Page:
Codename Mae – The idea I killed

This was the idea I’d been waiting for. It came much sooner than I imagined it would, I thought. I was ready to stop Built in Public and start working on this idea exclusively. This was the one.

The idea behind Mae was to create a back-catalogue for any musical artist by mashing up data from and videos recorded by fans at concerts. On top of that I’d insert historical events from each artist like band members joining or album releases. Maybe one day we’d work with artists to contribute their own data.

I wanted users to be able to watch any concert song by song, stream YouTube videos of any song in the setlist.

Imagine being able to see the entire concert history of a band. Being able to pick a show, see the setlist, click a song in that setlist and see everything on YouTube and Vimeo.

Here’s an example with some historical data:

Kanye, Grammys, February 2008
  • On August 30, 2005, Kanye West released “Late Registration” with a track on it called “Hey Mama.”
  • On November 12, 2007, Kanye’s mom passed away after plastic surgery.
  • Late November 2007, Kanye played four arena shows in Europe.
  • On February 10, 2008, Kanye performed “Hey Mama” at the Grammys. An incredible performance, one that even today gives me chills(start it around 1:10 for the best parts).

Whether you’re a hardcore fan of Kanye or a casual one, these four events grouped together give another dimension of context to the Grammy performance. Every artist has a few of these moments.

My favorite band, The Gaslight Anthem, before they were Gaslight, three of the four members were in a band called This Charming Man. This Charming Man had a demo called “She Coulda Raised the Titanic” which became Gaslight’s “1930" off of their first album “Sink or Swim.”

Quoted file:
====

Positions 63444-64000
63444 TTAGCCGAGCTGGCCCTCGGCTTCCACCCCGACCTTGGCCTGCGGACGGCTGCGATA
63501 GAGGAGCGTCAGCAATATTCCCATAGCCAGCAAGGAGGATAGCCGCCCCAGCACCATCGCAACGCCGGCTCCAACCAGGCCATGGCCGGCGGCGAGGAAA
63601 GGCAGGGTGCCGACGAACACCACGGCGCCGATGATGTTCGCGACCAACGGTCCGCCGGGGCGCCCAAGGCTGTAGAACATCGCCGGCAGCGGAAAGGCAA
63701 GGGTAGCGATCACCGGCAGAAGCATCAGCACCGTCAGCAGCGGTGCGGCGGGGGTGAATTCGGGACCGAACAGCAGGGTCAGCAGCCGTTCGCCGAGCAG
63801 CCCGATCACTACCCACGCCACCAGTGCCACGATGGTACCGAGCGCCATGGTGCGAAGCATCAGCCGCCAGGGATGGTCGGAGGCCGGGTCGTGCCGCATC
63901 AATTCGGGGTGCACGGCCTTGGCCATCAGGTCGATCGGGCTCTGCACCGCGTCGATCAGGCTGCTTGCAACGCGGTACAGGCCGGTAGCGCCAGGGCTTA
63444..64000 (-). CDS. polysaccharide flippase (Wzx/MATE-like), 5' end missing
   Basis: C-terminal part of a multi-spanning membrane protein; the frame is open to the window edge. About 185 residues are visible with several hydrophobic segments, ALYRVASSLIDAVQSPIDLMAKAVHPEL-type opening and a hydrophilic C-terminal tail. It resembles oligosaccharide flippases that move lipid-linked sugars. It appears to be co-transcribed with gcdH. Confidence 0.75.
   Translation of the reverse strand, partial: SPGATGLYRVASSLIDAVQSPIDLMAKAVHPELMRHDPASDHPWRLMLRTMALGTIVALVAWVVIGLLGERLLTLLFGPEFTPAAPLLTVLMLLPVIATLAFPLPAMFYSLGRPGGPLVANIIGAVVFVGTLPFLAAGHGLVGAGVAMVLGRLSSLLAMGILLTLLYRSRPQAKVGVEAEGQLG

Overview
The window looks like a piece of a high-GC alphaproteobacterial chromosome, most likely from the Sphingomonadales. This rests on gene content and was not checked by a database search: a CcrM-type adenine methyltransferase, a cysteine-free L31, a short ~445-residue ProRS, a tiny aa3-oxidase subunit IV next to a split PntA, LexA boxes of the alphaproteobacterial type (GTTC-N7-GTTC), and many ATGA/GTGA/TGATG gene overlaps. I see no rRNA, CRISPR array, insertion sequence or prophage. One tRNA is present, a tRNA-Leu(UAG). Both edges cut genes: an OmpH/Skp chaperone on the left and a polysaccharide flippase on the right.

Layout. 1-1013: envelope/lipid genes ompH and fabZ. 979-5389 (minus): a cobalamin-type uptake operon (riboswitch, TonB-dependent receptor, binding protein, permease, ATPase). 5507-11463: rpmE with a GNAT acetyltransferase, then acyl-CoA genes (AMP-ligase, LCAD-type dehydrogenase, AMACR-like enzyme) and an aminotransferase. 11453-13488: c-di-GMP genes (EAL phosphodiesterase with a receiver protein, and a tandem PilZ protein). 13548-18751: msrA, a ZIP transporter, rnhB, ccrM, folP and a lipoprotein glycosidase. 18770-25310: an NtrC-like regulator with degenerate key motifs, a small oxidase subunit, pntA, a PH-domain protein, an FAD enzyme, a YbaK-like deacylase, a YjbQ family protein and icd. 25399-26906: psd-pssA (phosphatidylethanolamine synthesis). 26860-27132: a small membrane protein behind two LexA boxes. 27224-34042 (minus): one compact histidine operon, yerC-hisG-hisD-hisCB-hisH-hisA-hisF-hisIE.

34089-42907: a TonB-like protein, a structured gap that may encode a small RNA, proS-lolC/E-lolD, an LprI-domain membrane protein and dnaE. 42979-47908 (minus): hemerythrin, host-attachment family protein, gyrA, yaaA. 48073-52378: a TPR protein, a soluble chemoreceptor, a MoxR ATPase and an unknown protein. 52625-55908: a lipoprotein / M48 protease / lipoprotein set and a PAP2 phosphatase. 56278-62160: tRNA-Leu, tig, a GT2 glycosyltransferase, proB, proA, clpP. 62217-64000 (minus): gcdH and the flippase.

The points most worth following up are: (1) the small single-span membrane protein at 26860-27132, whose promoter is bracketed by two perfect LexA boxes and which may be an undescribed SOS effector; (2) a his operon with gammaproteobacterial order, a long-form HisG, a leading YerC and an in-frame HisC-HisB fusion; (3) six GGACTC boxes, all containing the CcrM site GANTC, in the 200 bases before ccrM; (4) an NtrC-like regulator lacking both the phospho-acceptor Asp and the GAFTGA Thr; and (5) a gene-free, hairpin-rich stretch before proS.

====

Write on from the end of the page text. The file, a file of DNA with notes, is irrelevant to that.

Before This Charming Man, Brian Fallon, the frontman of both TCM and Gaslight had a band called Brian Fallon and the Cincinnati Rail Tie. There was an interlude in one of their demos with barely audible lyrics. The lyrics from that interlude later resurfaced as a bridge in This Charming Man’s EP closer “Sweet Delta Blues.”

As a music fan, I love these little details.

So why am I no longer working on this?

Rights. Ugh, rights. Who owns the rights to user-generated content? The person who recorded it? YouTube? The label? This business could become a licensing nightmare.

The curation effort is way too large. After doing some research, much of the content I found really sucks. Cell phone videos from arena shows have audio that clips. Some people only record the first half of a song. After separating the good from the bad, for each song and each artist, there’s no guarantee that anything worth listening to would remain.

It would be a hugely disappointing experience for you, the user, to pick a show, pick your favorite song, then realize that most of the available content for that song isn’t any good.

If the goal is to bring a rich after-show experience to users anywhere, the Achilles’ Heel is user-generated content.

Video, mobile video especially, is growing quickly. There’s an interesting business in there, curating video in creative ways beyond a simple YouTube search. Mae was my first idea in this space but not one that I want to move forward with.

In the spirit of building in public, I wanted to document an idea that I got excited about, started prototyping, and then killed along with the reasons why.

Leave a note on this post if you have any thoughts on Mae as an idea or as a business, I’d love to hear them.

If you enjoyed this post and want to receive these in your inbox before anyone else, sign up for the Built in Public newsletter.

One clap, two clap, three clap, forty?

By clapping more or less, you can signal to us which stories really stand out.